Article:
As a certified pedorthist, because I am working very closely to an area of the body that is trapped inside of a warm, moist environment for most of the day, our feet are prone to many types of fungus. While I am in clinic completing assessment after assessment or adjusting a pair of existing custom made foot orthotics that have been in a pair of shoes for a prolonged period of time, I am always thinking about coming in contact with various types of foot fungus. So, as a clinician seeing many pairs of feet a day, I make sure that I am always wearing a pair of gloves to help protect myself from these fungus. During my time as a certified pedorthist, I have come across a few foot fungus, that I thought needed to be addressed because not many people know how to treat them when they have a fungus on their feet.
The three common types of foot fungus are:
A tarsal coalition is a fusion of two tarsal bones in the midfoot. The fusion produces very little motion and can be fused by either fibrous, cartilaginous or osseous. Fibrous coalitions have some motion where cartilaginous and osseous coalitions have less motion and more symptoms such as peronei muscle spasms.The two most common joints that are involved in this fusion are the talocalcaneal and the calcaneonavicular.
Diabetes is considered a silent killer because of its effects on the body without you knowing unless blood levels are monitored on a daily basis. One of the large areas of concern with diabetes on a certified pedorthic stand point is its effects on the lower limb and the presence of peripheral neuropathy that, in its later stages, can develop into a charcot foot.
Athletic events that used to be dominated by boys and young men are now becoming increasingly popular with young girls. Sports such as softball, basketball, volleyball, soccer, gymnastics and track have women trying to get scholarships and professional contracts to bring them financial gain and endorsments. A few years ago, women were considered to play a slower, more defensive style of sport and today, they are more competitive then ever. This greater participation and intensity has increased the level of interest in the health and medical world specific to female athletes.
Having an acquired or congenital flatfoot deformity - pes planus or pes valgo planus often presents itself with medial and/or lateral ankle pain. This pain has not been clearly identified but subfibular impingement has surfaced as a possible explanation along with sinus tarsi. Both sinus tarsi and subfibular impingement conditions can be caused by trauma or abnormal biomechanical characteristics. This is where the space between the calcaneus and talus or between the calcaneus and the fibula has decreased in space and sometimes can be bone-to-bone contact which then results in soft tissue entrapment. The reason is due to the abnormally everted position of the calcaneus during weight bearing with symptoms of pain on the medial ankle area leading to posterior tibialis tendon dysfunction even when lateral ankle pain is described.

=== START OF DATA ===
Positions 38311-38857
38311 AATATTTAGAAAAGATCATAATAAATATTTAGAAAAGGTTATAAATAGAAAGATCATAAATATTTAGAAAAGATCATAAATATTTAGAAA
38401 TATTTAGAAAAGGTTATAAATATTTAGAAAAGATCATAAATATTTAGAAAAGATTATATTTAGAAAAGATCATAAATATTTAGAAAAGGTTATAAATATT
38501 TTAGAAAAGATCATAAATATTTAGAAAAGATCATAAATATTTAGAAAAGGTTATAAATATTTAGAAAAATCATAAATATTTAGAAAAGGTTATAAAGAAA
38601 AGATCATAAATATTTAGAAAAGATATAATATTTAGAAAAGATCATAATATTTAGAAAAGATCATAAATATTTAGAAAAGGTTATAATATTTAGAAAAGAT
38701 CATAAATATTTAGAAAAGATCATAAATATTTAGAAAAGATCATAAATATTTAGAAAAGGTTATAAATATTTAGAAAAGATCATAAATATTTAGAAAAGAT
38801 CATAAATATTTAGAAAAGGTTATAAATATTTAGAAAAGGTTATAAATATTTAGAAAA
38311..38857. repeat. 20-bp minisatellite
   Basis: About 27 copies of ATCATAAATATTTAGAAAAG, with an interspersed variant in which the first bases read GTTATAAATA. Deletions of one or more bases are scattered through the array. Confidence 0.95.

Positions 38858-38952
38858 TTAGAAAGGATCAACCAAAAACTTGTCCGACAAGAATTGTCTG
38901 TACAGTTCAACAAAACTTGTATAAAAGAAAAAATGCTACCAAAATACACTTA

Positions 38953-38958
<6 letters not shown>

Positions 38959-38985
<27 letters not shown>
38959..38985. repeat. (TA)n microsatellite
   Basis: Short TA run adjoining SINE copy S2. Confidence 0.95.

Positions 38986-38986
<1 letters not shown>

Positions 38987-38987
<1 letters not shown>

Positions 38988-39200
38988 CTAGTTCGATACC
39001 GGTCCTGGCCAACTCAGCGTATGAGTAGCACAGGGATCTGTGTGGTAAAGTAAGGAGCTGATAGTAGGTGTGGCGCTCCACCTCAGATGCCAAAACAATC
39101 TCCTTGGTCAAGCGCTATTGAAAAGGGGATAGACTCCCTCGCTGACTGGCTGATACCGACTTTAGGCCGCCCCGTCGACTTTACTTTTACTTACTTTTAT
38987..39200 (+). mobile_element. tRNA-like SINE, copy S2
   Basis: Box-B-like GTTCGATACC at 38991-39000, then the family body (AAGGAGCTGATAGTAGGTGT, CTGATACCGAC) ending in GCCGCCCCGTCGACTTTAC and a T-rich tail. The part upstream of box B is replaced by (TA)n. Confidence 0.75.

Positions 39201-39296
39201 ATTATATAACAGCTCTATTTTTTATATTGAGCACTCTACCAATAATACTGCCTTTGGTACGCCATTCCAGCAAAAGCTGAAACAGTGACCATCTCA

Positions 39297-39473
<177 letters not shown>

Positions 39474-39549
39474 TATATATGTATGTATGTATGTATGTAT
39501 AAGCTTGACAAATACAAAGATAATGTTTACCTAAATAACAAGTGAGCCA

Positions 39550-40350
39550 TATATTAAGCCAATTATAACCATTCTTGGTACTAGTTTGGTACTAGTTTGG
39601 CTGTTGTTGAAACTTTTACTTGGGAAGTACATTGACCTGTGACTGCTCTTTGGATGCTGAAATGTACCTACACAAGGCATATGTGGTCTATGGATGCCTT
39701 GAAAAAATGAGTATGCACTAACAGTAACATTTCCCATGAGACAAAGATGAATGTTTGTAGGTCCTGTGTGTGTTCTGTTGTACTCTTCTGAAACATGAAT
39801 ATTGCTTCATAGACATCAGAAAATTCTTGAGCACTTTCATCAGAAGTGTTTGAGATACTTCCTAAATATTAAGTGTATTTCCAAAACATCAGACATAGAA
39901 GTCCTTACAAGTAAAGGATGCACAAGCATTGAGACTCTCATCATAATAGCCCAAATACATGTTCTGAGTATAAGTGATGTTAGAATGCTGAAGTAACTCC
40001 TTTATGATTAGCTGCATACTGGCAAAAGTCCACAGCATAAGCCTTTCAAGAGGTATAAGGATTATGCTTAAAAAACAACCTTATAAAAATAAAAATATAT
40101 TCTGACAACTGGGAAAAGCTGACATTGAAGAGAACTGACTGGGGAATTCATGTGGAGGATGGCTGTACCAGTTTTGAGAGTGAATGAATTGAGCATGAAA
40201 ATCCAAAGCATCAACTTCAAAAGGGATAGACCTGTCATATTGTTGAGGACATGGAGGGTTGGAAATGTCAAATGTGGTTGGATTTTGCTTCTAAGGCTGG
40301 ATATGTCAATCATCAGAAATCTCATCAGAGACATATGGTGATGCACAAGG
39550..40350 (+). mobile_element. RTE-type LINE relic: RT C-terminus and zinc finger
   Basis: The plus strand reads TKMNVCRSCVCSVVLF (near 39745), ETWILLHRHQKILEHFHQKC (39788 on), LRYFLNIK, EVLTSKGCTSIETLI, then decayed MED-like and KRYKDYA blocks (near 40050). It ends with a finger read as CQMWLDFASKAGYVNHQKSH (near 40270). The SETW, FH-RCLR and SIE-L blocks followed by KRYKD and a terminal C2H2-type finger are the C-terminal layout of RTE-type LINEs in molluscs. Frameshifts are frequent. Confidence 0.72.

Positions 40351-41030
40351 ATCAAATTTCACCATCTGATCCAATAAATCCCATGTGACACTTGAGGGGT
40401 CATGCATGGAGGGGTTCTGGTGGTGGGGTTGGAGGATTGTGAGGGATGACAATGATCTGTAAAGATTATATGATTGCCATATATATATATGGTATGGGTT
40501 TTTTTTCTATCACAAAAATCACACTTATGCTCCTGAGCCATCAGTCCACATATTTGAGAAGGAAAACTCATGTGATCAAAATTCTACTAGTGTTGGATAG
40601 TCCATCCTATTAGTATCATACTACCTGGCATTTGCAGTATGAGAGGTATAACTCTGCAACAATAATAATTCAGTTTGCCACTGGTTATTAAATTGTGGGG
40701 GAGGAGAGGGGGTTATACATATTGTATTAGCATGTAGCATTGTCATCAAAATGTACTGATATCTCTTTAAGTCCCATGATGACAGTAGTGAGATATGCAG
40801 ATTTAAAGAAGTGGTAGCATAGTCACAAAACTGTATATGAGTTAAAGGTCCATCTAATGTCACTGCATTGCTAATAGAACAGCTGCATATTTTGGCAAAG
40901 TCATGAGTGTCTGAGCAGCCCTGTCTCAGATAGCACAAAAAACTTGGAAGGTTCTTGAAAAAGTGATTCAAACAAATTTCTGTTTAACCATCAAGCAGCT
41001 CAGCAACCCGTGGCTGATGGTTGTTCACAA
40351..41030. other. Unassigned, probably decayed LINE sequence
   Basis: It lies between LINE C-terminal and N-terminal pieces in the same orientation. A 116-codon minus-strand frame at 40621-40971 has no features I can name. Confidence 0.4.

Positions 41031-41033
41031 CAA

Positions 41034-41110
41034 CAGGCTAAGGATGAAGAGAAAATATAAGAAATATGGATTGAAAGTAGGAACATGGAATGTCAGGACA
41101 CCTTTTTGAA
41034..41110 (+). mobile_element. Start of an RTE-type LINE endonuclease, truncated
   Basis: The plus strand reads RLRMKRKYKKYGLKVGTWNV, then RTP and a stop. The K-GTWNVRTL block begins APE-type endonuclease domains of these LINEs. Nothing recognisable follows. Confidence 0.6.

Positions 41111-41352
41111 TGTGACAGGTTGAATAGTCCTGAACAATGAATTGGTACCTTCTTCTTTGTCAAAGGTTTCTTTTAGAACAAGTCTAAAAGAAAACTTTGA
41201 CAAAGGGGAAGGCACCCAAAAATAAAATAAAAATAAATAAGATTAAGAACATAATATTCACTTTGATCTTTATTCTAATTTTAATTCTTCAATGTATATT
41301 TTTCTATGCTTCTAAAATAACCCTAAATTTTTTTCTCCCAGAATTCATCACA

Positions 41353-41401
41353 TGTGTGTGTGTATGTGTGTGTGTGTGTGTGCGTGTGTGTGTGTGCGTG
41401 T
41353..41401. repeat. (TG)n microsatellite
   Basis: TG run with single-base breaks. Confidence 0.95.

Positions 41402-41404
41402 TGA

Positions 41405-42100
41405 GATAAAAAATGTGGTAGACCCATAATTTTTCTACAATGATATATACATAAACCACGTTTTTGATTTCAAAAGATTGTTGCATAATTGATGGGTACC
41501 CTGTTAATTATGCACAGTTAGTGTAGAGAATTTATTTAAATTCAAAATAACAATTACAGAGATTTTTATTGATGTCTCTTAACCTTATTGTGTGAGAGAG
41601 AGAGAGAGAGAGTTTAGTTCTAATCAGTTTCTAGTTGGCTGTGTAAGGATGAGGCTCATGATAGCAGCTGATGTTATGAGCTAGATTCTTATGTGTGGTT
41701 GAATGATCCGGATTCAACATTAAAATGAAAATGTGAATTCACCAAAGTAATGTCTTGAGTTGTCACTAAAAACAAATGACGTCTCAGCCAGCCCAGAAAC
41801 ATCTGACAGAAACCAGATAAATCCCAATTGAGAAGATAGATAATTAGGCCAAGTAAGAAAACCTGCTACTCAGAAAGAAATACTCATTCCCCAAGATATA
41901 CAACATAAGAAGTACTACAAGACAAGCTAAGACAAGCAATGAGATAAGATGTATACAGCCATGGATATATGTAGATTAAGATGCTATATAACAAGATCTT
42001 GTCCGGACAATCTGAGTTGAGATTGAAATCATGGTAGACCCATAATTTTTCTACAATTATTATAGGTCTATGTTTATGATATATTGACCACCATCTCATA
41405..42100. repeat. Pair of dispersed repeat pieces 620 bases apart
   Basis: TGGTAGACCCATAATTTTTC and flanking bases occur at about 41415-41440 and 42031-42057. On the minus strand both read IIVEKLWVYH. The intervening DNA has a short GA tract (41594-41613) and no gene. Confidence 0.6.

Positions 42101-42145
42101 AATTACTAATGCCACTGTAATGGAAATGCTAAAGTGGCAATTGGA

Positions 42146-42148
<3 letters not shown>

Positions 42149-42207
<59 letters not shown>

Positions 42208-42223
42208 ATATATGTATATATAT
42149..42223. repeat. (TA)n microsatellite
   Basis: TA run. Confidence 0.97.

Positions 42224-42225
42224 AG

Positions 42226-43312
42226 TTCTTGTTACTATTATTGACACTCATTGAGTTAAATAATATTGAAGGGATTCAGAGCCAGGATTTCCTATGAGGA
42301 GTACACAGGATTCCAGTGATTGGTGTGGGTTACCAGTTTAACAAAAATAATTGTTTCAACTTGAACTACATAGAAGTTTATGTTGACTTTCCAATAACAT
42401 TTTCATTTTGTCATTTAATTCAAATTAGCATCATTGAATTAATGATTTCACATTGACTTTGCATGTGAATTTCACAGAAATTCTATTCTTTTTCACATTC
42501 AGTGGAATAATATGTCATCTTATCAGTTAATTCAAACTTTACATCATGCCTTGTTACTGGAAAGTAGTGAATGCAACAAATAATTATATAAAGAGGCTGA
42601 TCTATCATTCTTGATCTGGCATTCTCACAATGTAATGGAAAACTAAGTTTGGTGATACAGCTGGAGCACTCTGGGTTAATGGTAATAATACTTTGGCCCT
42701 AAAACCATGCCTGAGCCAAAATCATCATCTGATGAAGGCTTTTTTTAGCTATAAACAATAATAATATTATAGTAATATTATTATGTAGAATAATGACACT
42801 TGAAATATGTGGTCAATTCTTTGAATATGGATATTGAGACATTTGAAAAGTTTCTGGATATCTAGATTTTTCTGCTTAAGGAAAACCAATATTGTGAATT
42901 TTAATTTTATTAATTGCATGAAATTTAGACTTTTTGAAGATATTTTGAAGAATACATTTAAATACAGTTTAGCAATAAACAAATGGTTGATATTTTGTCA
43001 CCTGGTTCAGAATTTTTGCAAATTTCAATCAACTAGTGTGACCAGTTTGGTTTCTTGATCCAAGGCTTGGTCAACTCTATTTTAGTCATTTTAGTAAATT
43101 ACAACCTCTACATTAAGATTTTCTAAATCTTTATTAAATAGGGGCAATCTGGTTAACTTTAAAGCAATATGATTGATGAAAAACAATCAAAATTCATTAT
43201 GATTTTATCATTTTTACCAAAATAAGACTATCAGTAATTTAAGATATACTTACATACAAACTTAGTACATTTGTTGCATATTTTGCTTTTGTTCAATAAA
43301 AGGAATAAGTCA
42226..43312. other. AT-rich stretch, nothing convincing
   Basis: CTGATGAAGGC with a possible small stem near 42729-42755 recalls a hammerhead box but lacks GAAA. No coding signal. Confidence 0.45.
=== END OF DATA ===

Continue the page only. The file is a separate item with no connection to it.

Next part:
The term pes equinus refers to the lack of dorsiflexion at the ankle joint. Basically this ankle deformity has your foot always pointing downward with difficulty pulling your toes toward your shin bone. During typical gait, ankle dorsiflexion allows your body to travel forward while your foot is planted on the ground (eccentric contraction of the gastroc-soleus complex in a closed kinetic chain). When an equinus is present, there is excessive plantarflexion at the ankle joint. This creates problems during swing phase of gait because it can give the impression of a drop foot and causes instability during stance phase.
There are many causes of pes equinus foot type:
Today I felt I had to write a blog about my most frequently asked question in clinic when it comes to getting a pair of custom made orthotics. I get this question asked on such a regular basis that I felt it was important to let everyone know how I differ from many other health care professionals that design their own orthotics.
Question: When I get my pair of orthotics, do I have to go up in shoe size?
For 2012, I made the decision to become a certified member of the Ontario Kinesiology Association (OKA) and at the beginning of this week, I received my certification. Even though I graduated back in 2005 with a Bachelor of Kinesiology, I never followed through to become an active member of the kinesiology world. I chose to persue the world of pedorthics and submerge myself whole-heartedly into the pedorthic scope of practice. With 5 years of pedorthic practice under my belt, my profession has been completely rewarding to me. However, in these recent months, I chose to finally become a member of OKA to open up more doors and services to provide to my clients with more of a well rounded treatment plan. With my OKA certification, I am now able to prescribe proper stretching and strengthening exercises along with providing custom and prefabricated knee bracing when applicable.
Here is a brief outline of the Kinesiology world:
During your pregnancy, many hormonal changes occur in your body. These hormonal changes can have a profound effect on your veins. When the volume of blood begins to increase to nurture your developing baby, greater amounts of blood can stretch your veins and damage the valves. This can cause a number of venous and circulatory problems:
Because venous disorders are extremely common, just like high blood pressure, heart disease and diabetes, it is estimated that 20% of men and 30% of women suffer from some form of veinous disorder in their lifetime.
Although venous disorders are very complex medical conditions, educating yourself on the risk factors associated with venous disorders will better decrease your chances of ending up with a venous disorder later in life or learn to properly manage it if you do have a venous disorder now.